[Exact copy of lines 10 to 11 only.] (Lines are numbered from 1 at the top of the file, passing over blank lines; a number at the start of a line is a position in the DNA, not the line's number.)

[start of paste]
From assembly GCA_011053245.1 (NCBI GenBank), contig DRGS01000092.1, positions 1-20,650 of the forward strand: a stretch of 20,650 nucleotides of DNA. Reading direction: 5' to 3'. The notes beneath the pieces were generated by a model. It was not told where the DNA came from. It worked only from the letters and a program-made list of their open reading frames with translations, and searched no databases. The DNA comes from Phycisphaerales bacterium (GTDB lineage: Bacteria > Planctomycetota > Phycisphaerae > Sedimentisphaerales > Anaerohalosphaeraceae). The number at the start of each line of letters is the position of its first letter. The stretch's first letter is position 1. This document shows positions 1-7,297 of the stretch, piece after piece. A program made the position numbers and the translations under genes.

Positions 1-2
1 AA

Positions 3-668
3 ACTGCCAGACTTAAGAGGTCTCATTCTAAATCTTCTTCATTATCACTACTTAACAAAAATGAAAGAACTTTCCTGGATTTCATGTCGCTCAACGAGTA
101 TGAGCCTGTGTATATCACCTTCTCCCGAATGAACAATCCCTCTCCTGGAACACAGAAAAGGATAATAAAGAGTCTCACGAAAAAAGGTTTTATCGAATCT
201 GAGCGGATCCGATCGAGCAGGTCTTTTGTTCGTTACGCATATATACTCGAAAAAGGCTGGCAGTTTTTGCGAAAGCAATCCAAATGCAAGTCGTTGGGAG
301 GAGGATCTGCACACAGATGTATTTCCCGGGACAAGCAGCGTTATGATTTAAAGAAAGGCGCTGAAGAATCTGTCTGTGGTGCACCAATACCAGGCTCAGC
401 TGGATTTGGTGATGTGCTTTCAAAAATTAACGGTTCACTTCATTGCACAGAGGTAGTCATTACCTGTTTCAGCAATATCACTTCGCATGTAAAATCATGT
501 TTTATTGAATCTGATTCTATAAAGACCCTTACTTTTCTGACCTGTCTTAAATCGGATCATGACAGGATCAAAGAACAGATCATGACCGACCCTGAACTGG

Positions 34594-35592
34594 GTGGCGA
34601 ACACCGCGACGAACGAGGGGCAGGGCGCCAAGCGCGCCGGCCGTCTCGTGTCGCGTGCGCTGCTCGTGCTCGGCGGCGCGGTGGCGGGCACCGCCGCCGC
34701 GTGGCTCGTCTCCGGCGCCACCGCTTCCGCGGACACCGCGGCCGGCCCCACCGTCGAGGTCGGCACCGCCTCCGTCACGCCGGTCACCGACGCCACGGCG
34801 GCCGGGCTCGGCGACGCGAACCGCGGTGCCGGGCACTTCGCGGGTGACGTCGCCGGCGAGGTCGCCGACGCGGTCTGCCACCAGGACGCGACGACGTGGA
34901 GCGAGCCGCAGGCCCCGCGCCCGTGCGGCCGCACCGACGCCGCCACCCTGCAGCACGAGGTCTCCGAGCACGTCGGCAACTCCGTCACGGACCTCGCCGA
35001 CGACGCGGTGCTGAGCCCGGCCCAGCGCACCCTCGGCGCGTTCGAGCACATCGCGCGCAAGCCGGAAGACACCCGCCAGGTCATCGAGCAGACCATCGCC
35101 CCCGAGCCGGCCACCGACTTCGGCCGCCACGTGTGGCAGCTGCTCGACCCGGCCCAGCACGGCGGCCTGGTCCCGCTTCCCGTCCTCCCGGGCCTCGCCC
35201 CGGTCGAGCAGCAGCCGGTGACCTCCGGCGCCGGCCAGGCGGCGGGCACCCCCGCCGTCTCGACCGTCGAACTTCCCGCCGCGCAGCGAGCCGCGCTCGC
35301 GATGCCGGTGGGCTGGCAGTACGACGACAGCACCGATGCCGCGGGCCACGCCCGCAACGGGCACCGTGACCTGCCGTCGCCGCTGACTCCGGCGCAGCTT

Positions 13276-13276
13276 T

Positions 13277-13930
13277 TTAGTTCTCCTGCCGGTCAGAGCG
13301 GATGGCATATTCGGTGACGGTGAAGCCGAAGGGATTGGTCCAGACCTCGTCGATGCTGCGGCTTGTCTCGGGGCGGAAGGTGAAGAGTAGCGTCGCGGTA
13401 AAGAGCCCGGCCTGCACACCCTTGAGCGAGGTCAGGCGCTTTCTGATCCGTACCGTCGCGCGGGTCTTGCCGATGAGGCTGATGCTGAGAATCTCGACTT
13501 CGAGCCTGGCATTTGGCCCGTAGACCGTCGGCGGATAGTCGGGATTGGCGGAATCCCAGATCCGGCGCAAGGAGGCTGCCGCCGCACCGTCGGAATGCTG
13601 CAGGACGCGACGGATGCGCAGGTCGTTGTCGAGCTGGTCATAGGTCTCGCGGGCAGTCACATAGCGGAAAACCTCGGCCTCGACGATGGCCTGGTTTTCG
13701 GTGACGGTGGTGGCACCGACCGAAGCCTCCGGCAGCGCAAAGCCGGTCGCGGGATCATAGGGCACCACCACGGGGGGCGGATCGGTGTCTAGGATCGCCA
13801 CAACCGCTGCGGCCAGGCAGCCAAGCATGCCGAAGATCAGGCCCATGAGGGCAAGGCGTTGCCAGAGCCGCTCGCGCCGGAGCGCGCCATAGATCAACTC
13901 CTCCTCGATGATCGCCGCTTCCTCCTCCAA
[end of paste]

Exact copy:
501 TTTATTGAATCTGATTCTATAAAGACCCTTACTTTTCTGACCTGTCTTAAATCGGATCATGACAGGATCAAAGAACAGATCATGACCGACCCTGAACTGG

Positions 34594-35592